Our first bear was sighted while driving into the cove before we parked the car. What we found out later is that she (the bear) is well known in that location and that she had three cubs with her. This bear even has a nickname, the hosts call her showgirl. We didn’t see the cubs – just mom. We also stopped when we saw a few people with large cameras in the middle of a field focused on a tree line.
Unlike bear, elk and bison slowdowns in Yellowstone, bear slowdowns on bicycles are much easier to navigate. In this case these bears (three cubs and mom) were sleeping in a tree. Mom sends the cubs up the tree and then picks a lower branch for her snooze. The cubs can’t get down without waking mom.
I was aware that bears climb trees; it was kind of a surprise that bears climb trees with the express purpose of sleeping in them. I thought that bears slept anywhere they want to sleep. I guess they do – and in this case they prefer sleeping in the trees.
Unlike some people, I didn’t walk across the field to get the picture. The cubs were nearly invisible and mom looks like a black blob with her legs hanging down.
In addition to the animals, Cades Cove has lots of very old homesteads, but we only stopped at a couple because we were tired. It wasn’t the distance, but it was the hills. I am starting to think that I am not going to be biking much in the Smokies — all because of the hills. Cades Cove was way better than we expected so we will be going back to Cades Cove again while we are staying in the park. Next time we plan to go on driving day so that we aren’t so tired by the end of the ride. I really do want to see the homesteads that we just pedaled by without stopping.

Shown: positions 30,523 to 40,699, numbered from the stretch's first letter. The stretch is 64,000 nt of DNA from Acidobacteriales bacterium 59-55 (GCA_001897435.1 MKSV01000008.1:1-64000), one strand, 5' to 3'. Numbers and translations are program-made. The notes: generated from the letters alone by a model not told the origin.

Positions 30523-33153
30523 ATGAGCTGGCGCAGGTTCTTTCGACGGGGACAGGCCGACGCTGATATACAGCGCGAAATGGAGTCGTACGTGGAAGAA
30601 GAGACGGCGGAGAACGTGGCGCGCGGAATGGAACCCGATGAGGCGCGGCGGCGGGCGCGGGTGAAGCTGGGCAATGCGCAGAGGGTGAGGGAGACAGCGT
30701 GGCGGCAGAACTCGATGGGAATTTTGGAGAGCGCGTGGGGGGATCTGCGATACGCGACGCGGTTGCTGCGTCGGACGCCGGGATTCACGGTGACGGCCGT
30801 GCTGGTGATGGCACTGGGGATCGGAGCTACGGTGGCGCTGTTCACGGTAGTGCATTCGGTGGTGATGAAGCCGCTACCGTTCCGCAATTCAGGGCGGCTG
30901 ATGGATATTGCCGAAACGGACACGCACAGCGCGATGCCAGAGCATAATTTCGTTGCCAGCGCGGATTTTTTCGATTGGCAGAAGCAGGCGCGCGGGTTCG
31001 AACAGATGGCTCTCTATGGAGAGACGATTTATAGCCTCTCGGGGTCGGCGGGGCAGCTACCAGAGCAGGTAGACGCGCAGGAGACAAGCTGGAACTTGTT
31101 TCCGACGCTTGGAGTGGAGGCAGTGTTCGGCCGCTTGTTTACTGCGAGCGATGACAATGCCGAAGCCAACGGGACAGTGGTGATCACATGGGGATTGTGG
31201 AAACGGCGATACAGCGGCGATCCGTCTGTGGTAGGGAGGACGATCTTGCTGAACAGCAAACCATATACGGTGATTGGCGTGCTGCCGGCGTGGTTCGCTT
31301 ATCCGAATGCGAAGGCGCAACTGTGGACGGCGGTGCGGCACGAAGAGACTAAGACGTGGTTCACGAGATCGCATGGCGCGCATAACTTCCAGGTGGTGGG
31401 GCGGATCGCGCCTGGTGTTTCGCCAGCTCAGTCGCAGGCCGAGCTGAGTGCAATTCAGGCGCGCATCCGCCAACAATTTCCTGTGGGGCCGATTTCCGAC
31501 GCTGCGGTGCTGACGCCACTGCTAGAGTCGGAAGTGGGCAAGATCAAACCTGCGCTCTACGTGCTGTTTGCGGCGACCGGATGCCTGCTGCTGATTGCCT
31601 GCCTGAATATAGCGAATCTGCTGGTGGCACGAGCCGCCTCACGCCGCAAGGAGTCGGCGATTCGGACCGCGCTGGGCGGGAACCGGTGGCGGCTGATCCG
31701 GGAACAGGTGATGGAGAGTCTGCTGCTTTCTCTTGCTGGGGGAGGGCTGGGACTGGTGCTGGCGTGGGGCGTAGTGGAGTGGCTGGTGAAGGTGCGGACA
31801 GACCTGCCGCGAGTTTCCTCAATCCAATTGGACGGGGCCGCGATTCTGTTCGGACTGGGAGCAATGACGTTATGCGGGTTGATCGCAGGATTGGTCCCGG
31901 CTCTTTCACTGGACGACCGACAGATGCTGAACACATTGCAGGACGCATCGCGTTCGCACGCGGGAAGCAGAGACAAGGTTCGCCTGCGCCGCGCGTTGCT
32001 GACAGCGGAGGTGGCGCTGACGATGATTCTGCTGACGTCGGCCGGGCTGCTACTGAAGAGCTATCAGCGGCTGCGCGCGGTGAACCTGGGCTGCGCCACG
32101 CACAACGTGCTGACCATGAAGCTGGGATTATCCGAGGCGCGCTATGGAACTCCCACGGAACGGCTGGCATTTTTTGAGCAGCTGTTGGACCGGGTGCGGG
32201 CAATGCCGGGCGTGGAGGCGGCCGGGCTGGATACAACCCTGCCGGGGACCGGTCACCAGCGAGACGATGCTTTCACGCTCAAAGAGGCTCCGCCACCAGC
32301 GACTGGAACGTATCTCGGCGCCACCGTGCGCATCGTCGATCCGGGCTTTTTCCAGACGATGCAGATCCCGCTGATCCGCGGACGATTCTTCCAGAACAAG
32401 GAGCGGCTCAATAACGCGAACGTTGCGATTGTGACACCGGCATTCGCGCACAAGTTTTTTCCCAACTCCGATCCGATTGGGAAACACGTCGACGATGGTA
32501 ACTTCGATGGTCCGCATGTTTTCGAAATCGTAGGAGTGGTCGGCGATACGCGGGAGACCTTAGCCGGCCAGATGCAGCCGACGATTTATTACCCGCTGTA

Our route from Tennessee took us east along I-40 north of the park and into a small town on the east side of the park in North Carolina. From there we are going to go back to the west to our campsite in the park. The purpose of the east side stop is twofold. The first reason to stop is that since we are going to be staying in the park for twelve days on the east side, we need to be ready for a twelve day stay.
So our stop was to get ready, prior to our entering the park. This includes laundry, flushing and emptying the tanks and filling the freshwater to the maximum. We chose to stop on the east side (second reason) because we didn’t want to drive across the park on Highway 441 even though it crosses the park. Highway 441 is great for a car, but Interstate 40 is much better for an RV. I am going to be including Highway 441 on my list of bad roads for RVs.
So last Thursday we added North Carolina to our map of states visited in our journey. North Carolina is state number twenty. We are not even at the halfway point (not that we are focused on that as a goal).
Hello, this is Charlotte Russe at like, June in Alaska
That is what the voice mail said. I had been trying to get a reservation for a long time in North Carolina but the translation of the southern accent played havoc with my voice mail system. My voice mail turns a voice mail into a text message so that I can read it rather than listen to it. In this case the text message was nonsense. I was certain that I had no reservation requests in Alaska.
After a little decrypting, I called Charlotte back and told her about the voicemail translation. She had a major laugh. We were staying at Lake Junaluska Campground to get ready for our twelve-day journey into the Great Smoky Mountain National Park.
We needed to be prepared
You don’t camp for twelve days on less than one hundred gallons of freshwater without first doing laundry, and emptying all the tanks. That was the purpose of our stop in Lake Junaluska and given our past bad road adventures, one of the things we did was drive up to the park to see what we were in for. Highway 19 between Waynesville and Cherokee will go into the bad roads for RVs section pretty soon. Instead of Highway 19 when going to the park from Waynesville take Highway 74, it is a much better road for RVs.
The campsite was great and so was the other road leading to Cherokee. So we are now here. Twelve days of camping in the one site that has solar exposure in the entire National Park. The only issue is that the southeast is under what the weather people are calling a heat dome. The temperatures are ten degrees above normal. This has been a bit of a challenge but I will describe how that effected us next week.
I will continue the blog next week with some more Great Smoky Mountain visit stories.